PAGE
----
I've been thinking on licensing contents for this blog. I was sure on using a Creative Commons license, but was doubting on the options.

I finally chose an Attribution Non-Commercial license not because I don't want contents here to be used for commercial purposes but because I don't want that to happen not noticing it.

So I'm not against commercial uses of this contents, just let me know if you want to do such a use.

I thought about including the ShareAlike restriction to the license, but finally discarded it. Attribution is enough, I just don't need to restrict further use. If you want to include any of this contents into a copyrighted work, just feel free to do it as long as you give me credit for my contents.



Some years ago, when I realized I had to quit my first serious job, I started up updating my resumé. That's the time when I first thought about what was there in my resumé that may actually make it more interesting than any of my co-workers' for a potential employer.

Some months after taking a new job I met some of my then ex co-workers for a beer and one of them asked what was I working on in my new job. Among other things, since I was using VMware appliances for both test and build environments, I told him I was working with virtual machines. So he replied 'Ah, so you're working with Java'. The only virtual machine he ever heard about was the JVM.

This is just an example, but in a general way my knowledge about software development technology and tools was deeper than his. In spite of that, his working experience was 2 or 3 years longer than mine. I also know people who has deeper knowledge than mine and have less time of experience.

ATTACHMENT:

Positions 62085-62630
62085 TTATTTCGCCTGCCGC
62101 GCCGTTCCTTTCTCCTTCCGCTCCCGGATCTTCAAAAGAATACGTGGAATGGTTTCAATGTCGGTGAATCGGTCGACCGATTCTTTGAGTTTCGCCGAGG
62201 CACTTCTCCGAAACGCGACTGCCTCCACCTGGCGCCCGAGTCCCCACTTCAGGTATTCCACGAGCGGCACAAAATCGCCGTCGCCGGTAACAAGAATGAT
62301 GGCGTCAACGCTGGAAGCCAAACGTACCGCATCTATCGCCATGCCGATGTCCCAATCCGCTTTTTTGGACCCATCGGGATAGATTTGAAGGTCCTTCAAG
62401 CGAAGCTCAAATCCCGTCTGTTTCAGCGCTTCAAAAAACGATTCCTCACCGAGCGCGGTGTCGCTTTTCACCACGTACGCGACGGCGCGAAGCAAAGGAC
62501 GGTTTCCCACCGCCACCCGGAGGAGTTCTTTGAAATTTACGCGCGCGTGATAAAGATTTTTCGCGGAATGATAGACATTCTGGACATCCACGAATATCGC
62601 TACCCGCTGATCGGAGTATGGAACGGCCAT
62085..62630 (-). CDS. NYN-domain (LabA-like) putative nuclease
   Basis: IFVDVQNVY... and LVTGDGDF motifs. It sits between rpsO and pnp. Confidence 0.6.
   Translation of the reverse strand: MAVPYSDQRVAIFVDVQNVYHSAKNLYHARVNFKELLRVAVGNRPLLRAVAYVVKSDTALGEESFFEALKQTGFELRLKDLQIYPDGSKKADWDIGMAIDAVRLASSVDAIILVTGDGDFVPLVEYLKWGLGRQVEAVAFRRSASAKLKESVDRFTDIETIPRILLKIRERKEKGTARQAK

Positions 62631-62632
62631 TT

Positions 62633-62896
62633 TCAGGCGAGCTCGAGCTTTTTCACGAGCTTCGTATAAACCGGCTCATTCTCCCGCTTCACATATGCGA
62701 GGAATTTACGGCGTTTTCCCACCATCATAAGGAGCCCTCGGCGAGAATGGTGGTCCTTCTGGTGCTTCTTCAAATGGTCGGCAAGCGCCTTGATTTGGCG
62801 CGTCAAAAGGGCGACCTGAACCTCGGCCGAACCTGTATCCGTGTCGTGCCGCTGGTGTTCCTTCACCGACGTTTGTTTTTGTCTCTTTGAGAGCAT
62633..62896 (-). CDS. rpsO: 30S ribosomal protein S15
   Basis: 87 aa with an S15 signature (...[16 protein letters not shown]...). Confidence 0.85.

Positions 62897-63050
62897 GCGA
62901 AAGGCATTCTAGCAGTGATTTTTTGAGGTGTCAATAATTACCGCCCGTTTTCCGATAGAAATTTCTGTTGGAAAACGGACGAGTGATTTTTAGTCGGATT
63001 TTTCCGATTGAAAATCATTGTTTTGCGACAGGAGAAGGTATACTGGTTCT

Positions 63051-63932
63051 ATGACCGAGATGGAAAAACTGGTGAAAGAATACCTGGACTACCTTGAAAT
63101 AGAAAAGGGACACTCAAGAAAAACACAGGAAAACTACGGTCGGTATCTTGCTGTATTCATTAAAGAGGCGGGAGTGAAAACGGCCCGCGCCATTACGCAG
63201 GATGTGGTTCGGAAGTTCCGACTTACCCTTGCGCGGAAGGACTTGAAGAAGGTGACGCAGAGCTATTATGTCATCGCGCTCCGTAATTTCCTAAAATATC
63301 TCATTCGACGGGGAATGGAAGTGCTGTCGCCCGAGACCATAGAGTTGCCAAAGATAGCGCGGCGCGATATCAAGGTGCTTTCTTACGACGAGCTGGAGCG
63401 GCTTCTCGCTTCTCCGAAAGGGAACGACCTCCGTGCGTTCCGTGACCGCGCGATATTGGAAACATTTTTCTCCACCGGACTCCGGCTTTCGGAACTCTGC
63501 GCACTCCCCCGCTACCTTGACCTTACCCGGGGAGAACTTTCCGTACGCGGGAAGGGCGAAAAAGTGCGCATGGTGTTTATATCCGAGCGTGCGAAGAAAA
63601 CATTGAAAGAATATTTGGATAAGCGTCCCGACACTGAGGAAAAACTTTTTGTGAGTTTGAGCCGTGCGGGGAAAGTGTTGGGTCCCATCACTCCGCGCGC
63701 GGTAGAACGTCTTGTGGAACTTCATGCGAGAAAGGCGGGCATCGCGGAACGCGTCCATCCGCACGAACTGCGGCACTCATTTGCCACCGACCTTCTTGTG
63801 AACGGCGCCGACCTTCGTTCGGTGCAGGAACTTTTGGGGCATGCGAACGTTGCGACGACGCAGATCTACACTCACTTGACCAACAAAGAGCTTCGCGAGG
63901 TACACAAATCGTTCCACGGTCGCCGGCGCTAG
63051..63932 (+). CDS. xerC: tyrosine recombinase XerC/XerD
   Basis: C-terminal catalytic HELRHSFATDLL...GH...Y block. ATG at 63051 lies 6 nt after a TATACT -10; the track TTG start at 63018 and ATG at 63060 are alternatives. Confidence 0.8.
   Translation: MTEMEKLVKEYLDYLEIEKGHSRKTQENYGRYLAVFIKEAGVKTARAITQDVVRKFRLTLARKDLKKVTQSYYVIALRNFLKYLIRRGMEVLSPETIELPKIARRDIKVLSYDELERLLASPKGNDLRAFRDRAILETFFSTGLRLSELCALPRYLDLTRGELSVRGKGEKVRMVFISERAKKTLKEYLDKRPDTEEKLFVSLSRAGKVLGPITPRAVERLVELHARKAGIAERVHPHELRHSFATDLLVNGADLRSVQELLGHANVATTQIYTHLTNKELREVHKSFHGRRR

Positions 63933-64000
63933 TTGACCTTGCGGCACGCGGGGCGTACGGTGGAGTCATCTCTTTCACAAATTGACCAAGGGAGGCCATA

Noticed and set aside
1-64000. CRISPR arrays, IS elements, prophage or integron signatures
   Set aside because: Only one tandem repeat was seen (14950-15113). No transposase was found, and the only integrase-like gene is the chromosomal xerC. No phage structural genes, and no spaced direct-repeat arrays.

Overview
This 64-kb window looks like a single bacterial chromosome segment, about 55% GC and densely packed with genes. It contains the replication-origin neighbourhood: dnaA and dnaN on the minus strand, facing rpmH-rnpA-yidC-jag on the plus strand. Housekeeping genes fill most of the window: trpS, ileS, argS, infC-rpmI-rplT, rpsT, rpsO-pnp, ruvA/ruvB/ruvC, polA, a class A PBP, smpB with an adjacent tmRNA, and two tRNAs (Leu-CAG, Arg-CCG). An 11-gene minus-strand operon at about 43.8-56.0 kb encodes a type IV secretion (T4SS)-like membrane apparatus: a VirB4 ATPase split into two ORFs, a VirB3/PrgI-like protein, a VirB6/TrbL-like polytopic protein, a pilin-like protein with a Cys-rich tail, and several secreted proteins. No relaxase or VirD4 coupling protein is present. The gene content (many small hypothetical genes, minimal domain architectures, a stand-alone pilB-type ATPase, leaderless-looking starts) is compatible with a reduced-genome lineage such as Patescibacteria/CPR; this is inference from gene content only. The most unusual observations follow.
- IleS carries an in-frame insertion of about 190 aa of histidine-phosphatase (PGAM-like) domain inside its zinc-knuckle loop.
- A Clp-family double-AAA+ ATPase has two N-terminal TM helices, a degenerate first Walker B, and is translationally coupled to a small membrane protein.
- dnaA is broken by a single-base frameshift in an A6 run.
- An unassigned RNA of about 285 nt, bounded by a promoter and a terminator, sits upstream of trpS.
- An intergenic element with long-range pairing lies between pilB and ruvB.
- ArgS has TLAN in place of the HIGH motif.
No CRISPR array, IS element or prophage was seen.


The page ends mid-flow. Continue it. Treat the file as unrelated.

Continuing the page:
So my conclusion on this was that any time you read in a resumé 'X years experience in Y', you should take it for 'X years seniority in Y'. So experience means the length of time that someone has been practicing or just in slight contact with a given technology or tool. In a resumé, experience and expertise have little to do.

In one of my recent readings (Rework) there is a section dedicated to this subject. It is pointed out there with this words:
How long someone's been doing it is overrated. What matters is how well they've been doing it.
But how can you get to know it?



This is a project that has been around my head for a while now. The truth is that the feeling to start writing a blog has been getting much stronger for the last months.

I'll try to be disciplined on writing at least one post a week. It is not a hard to achieve objective, but I hope it will make possible two things: a) get myself used to analyze, write and communicate on various subjects on a regular basis with a soft transition (from thinking to actually doing), and b) I'll get the chance to think about any actual progress or experience (or lack of any) in my work life every week.

For months, I've been thinking about where to write, whether to limit myself to write about software and technical stuff or have a broader range of subject, where to open it, whether to register my own domain or not, to set it up on my own server and use wordpress or drupal or just use a blog service out there, and then which one?, ...

The little push in the back that I actually needed to start this up has been reading Rework. I finally realized that basics for a blog are content and where or how to hold it are secondary. So I took what I have right now, which is my Google account.

Let's see where it gets.